Prof Phillips does, however, have a note of caution about Somaliland’s democracy.
“There’s problems, a number of political candidates have been arrested and there’s encroachments on the freedom of the media,” she said.
“Democracy in Somaliland is by no means perfect, but elections are fairly robustly and enthusiastically contested.”
The leadership of Somaliland hope another election, and another smooth transition between politicians, will further bolster its case for international recognition.
It points to two examples close by. Eritrea’s independence from Ethiopia was recognised in 1993 while South Sudan spilt from Sudan and entered the world stage in 2011.
The sticking point is Mogadishu. It may have had little to do with the north for decades but it shows no sign of admitting it no longer controls the entire area.
“They completely do not accept, and consider treasonous, Somaliland’s proclaimed independence,” said Prof Phillips.
“(Eritrea and South Sudan) eventually – after a long and bloody process – had the capital cities of both Ethiopia and Sudan saying OK, we accept this. Mogadishu has not done that. And there’s no indication that it will.”
Hard to ignore even an unofficial country
But while it may not have a seat at the UN, the non-official existence of Somaliland is becoming hard to ignore. The nation is an important and stable regional player and a rich vein of oil may exist beneath its land.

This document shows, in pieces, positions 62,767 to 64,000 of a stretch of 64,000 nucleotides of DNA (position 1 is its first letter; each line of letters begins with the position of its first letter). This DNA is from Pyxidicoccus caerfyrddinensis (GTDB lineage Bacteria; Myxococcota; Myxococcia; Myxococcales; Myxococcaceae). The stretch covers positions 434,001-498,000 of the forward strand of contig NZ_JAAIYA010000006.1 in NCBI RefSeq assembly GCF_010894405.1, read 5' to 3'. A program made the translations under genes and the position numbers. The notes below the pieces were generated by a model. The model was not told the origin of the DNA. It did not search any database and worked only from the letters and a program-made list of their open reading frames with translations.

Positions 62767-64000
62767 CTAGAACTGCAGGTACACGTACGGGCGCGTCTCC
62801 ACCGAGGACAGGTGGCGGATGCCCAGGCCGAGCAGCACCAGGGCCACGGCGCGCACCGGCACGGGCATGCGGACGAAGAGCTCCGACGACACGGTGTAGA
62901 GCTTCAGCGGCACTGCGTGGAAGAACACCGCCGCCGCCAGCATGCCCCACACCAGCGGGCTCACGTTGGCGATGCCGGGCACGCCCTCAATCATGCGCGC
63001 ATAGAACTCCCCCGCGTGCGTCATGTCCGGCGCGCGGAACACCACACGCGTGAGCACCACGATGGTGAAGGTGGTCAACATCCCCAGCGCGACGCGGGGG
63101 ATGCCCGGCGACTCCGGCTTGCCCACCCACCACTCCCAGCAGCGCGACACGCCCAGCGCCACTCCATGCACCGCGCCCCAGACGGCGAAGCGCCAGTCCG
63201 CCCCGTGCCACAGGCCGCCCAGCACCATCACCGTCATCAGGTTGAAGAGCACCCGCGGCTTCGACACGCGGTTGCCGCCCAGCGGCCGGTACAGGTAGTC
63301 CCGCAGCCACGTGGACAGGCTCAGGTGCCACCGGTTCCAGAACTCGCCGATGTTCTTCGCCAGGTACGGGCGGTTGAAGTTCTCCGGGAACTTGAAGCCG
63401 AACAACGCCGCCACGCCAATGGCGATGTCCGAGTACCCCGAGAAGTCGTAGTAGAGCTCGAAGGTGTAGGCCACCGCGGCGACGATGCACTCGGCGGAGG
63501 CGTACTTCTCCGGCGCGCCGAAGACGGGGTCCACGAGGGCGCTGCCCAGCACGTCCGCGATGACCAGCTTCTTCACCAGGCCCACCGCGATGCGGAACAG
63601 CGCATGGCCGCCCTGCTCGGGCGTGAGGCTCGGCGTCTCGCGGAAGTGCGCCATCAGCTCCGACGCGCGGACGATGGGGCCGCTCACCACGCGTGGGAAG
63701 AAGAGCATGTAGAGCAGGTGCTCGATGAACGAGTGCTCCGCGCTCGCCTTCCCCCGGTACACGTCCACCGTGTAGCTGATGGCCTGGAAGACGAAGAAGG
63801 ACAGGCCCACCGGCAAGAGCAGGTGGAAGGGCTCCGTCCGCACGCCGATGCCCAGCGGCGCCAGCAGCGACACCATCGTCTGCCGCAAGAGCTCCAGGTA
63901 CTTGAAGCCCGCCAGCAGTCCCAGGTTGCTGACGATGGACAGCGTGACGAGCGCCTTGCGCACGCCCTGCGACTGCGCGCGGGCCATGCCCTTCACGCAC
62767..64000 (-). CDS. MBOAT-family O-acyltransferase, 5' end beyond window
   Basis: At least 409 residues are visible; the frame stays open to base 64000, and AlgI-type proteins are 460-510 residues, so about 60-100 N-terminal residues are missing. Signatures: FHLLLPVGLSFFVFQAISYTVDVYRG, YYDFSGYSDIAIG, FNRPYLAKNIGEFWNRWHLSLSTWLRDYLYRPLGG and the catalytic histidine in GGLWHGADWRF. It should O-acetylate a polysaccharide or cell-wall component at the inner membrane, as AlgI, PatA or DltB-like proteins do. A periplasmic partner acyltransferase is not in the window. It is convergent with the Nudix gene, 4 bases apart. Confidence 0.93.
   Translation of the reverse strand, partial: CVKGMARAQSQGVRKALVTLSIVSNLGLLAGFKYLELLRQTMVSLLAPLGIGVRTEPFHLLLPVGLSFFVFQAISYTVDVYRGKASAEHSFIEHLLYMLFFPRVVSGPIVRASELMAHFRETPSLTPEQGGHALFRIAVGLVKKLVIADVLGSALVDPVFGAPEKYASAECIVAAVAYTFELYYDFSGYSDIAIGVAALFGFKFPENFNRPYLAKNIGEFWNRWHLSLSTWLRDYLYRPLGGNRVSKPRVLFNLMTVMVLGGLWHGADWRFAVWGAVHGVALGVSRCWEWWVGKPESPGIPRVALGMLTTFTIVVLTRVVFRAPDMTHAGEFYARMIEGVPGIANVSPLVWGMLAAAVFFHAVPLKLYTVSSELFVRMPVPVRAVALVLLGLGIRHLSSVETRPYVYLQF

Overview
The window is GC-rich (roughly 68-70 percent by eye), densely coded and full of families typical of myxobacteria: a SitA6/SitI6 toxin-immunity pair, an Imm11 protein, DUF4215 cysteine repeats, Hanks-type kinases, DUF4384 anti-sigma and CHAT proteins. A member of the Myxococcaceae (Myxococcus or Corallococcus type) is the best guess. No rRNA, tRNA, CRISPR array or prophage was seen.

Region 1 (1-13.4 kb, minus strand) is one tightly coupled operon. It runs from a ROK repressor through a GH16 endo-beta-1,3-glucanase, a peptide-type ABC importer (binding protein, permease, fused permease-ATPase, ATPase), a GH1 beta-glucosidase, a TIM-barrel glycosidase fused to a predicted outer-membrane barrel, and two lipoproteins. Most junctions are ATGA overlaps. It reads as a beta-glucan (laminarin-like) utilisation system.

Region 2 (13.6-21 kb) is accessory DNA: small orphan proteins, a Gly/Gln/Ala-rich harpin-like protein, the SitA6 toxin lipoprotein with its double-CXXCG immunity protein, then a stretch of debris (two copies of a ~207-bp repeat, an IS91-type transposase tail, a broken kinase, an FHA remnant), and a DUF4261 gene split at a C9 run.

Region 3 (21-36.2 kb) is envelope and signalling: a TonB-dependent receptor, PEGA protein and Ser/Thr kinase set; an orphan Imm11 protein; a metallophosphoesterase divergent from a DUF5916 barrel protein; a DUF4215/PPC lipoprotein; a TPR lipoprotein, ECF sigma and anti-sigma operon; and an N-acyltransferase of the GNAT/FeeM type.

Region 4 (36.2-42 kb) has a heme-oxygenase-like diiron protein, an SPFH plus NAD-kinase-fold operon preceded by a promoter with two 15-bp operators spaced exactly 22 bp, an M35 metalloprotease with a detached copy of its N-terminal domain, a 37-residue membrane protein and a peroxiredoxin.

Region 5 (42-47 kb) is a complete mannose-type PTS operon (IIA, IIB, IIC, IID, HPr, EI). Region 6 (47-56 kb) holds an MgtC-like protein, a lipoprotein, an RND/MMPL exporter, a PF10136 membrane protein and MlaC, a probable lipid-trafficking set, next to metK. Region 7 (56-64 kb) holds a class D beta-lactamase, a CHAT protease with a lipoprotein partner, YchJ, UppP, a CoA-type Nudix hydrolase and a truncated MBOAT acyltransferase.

“Non-recognition in itself is less of a problem; Somaliland shows that political order, democratic process, and a certain degree of development can be achieved without much international assistance,” said Prof Hoehne.
“What is worrying is the prospect that a future Somali government could attempt to subdue Somaliland as an unrecognised polity, which could provoke new military conflict.”
Even if stability could be restored to the region’s south, Prof Phillips said it was unlikely that Somaliland would ever willingly become one with the south again.
“In my lifetime I would be shocked to see Somaliland re-join the rest of Somalia,” she said.
“The entire national identity is built around this sort of othering of themselves from the rest of Somalia and the righteousness of their independence.
“Those five days of independence have become the stuff of legend and that’s a big part of the legal arguments on which the independence case is based.
“That is, that Somaliland is not seceding from the Republic of Somalia – they’re simply reclaiming the independence that they already legally had.”